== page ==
• In the Fiscal Year (FY) 20-21 budget the city allotted $22 million toward short and long-term affordable housing.

  • Additionally, the city and CRA are providing residents up to $100,000 in down payment assistance to make the homes even more affordable through city and CRA down payment assistance programs. 

  • In the last five years, the city has invested or committed more than $40 million to create or preserve housing options, a majority of the investment in West Orlando neighborhoods. This includes the construction or rehabilitation of more than 1,600 multifamily units and the construction of more than 150 new residences (single-family residences and duplexes) that provide opportunities for residents interested in pursuing the American dream of homeownership.
  • The city dedicated nearly $4 million in the FY 20-21 budget towards providing equitable opportunities to education and jobs.

  • The city is also providing up to $40,000 in grant funding through the Minority/Women Entrepreneur Business Assistance (MEBA) Program to help retain existing minority-owned businesses and to attract new minority-owned businesses in the Parramore area.
  • We have awarded $20.5 million in city contracts to Minority & Women Owned firms through the city’s Minority and Women Business Enterprise (MWBE) Office this current fiscal year.

  • The city continues to connect residents to careers in some of Orlando’s fastest growing industries including construction, distribution, advanced manufacturing, healthcare and transportation and logistics, through the city’s BluePrint 2.0 program.

  • Residents who are enrolled in one of more than 100 job and vocational training opportunities are eligible for a subsidy in the amount of $125 per week to cover the costs of housing, food and other needs.

  • The city is also investing a total of $300,000 in annual funding to the Black Business Investment Fund (BBIF) and Prospera to provide technical assistance to small minority-owned businesses.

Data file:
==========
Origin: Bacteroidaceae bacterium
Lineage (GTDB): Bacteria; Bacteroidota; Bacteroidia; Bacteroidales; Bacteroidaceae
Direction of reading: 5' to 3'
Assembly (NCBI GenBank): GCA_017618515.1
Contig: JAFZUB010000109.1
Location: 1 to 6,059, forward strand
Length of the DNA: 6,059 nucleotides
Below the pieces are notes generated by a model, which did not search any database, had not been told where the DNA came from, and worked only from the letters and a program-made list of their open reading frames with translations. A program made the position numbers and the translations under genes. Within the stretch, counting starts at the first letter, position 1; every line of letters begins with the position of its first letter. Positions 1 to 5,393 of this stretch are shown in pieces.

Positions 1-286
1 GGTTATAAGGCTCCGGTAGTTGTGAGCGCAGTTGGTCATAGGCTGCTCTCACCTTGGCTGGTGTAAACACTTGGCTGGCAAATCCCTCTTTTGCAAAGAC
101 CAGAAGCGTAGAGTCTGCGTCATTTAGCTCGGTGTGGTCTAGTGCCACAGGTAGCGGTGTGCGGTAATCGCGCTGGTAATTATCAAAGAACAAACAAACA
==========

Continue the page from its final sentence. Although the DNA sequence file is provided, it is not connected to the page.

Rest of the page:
• In 1972, the city hired its first human relations official, Albert Nelson, and a year later, passed our anti-discrimination ordinance. Since that time, various amendments, including sexual orientation protections, have been added to enhance the protections for residents. The Office of Human Relations promotes equality of opportunity for citizens of Orlando by advocating these policies of nondiscrimination and enforcing city and federal laws that prohibit discrimination in employment, housing and public accommodation.

  • In 2019, the city passed an LGBTQ+ business inclusion resolution that allows the city to develop a database of registered LGBTQ+-certified businesses that tracks city contracts and spending to ensure the inclusion of LGBTQ+-owned businesses in the city.
    Apply to be recognized as an LGBTQ+ owned business.

  • The Office of Multicultural Affairs also oversees the Hispanic Office for Local Assistance (HOLA) which welcomes newcomers from around the world to our community by connecting them to resources and services to find jobs, housing, healthcare, and education.

As we remain committed to continue to build on these actions and engage the community, this page will reflect those updates. Additionally, beginning in November 2020, we will email updates to those interested, as well as hold community meetings and public forums, which will also be posted on this page.